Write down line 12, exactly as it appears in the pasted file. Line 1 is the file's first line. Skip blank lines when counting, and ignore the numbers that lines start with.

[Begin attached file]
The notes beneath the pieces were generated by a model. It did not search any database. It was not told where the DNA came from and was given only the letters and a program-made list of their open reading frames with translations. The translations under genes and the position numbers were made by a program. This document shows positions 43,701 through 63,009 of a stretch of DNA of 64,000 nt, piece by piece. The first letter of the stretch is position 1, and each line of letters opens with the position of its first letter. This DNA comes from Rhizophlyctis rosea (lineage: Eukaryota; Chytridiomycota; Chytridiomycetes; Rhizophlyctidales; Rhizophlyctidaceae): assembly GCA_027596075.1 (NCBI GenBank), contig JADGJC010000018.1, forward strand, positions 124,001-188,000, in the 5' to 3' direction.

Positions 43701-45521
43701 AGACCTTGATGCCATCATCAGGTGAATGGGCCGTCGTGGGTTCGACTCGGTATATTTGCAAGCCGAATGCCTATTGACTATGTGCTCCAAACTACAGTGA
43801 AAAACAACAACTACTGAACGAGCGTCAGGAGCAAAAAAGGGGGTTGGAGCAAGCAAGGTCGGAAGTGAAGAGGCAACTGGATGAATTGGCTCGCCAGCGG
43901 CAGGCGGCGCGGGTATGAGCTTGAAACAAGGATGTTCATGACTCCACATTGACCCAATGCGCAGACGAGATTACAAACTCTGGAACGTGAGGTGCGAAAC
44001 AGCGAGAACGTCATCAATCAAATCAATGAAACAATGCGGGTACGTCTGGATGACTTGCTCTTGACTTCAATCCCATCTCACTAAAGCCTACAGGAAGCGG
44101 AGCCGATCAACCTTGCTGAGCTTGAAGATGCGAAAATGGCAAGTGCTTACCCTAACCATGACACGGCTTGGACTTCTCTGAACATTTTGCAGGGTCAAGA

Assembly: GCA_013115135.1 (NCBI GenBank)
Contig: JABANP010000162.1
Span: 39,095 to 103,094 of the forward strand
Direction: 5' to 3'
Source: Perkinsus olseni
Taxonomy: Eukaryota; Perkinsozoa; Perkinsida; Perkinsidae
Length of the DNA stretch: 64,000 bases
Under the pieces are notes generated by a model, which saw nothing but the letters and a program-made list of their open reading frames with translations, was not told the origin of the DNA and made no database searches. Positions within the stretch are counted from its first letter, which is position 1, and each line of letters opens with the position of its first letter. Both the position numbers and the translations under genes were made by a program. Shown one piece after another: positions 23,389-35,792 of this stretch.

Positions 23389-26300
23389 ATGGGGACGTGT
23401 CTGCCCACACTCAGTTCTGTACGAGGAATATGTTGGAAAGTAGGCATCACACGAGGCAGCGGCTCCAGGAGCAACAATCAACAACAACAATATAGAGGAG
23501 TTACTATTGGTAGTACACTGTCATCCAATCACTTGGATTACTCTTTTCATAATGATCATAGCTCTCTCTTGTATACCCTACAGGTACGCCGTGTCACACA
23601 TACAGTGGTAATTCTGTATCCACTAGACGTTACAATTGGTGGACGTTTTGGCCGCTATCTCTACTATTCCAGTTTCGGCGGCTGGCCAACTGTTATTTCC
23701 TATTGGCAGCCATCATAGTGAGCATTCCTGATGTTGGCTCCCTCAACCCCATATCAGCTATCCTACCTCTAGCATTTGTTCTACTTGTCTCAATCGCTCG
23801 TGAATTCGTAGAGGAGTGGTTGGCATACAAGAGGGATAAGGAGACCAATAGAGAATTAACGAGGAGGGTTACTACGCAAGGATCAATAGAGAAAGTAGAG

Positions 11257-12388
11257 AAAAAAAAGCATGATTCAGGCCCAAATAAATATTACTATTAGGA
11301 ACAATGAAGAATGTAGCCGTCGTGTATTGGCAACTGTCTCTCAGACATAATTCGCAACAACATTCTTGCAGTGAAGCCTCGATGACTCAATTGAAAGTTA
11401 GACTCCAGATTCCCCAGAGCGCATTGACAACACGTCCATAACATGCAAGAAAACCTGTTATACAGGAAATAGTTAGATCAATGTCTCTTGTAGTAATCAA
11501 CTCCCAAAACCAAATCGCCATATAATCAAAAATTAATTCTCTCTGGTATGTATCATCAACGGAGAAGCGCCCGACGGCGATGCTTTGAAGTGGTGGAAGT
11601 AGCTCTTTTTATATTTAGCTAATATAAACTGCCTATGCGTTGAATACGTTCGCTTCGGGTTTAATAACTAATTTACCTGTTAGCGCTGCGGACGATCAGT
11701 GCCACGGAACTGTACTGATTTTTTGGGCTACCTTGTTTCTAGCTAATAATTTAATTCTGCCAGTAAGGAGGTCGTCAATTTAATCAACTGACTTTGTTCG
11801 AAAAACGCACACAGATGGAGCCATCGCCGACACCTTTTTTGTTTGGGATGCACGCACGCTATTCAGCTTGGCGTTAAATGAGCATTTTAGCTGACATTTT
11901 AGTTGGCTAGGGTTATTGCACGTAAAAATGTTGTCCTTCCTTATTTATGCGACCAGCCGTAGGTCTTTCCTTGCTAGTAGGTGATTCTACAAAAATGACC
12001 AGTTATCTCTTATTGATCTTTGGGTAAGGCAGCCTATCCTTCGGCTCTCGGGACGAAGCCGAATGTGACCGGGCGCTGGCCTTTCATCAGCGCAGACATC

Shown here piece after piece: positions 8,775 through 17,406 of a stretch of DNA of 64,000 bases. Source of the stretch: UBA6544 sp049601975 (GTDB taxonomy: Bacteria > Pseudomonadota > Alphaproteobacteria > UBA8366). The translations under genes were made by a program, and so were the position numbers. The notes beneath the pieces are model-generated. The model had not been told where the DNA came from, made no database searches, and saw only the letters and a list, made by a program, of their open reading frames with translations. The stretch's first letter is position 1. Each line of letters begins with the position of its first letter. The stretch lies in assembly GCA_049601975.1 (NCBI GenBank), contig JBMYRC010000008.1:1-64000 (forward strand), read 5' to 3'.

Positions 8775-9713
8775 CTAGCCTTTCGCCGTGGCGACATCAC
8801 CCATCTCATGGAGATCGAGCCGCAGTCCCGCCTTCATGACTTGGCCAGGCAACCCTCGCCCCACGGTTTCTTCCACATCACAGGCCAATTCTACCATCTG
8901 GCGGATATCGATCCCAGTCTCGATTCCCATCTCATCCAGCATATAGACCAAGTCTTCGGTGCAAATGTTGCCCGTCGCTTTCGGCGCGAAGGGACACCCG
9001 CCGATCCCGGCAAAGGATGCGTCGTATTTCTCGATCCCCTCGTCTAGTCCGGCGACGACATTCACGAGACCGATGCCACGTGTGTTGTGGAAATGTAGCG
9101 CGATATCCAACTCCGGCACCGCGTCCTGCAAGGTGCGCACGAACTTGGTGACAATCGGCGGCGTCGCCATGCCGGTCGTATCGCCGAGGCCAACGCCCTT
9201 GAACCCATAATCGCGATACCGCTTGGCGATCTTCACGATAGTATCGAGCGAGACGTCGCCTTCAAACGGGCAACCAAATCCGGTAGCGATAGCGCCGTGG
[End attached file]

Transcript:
Source: Perkinsus olseni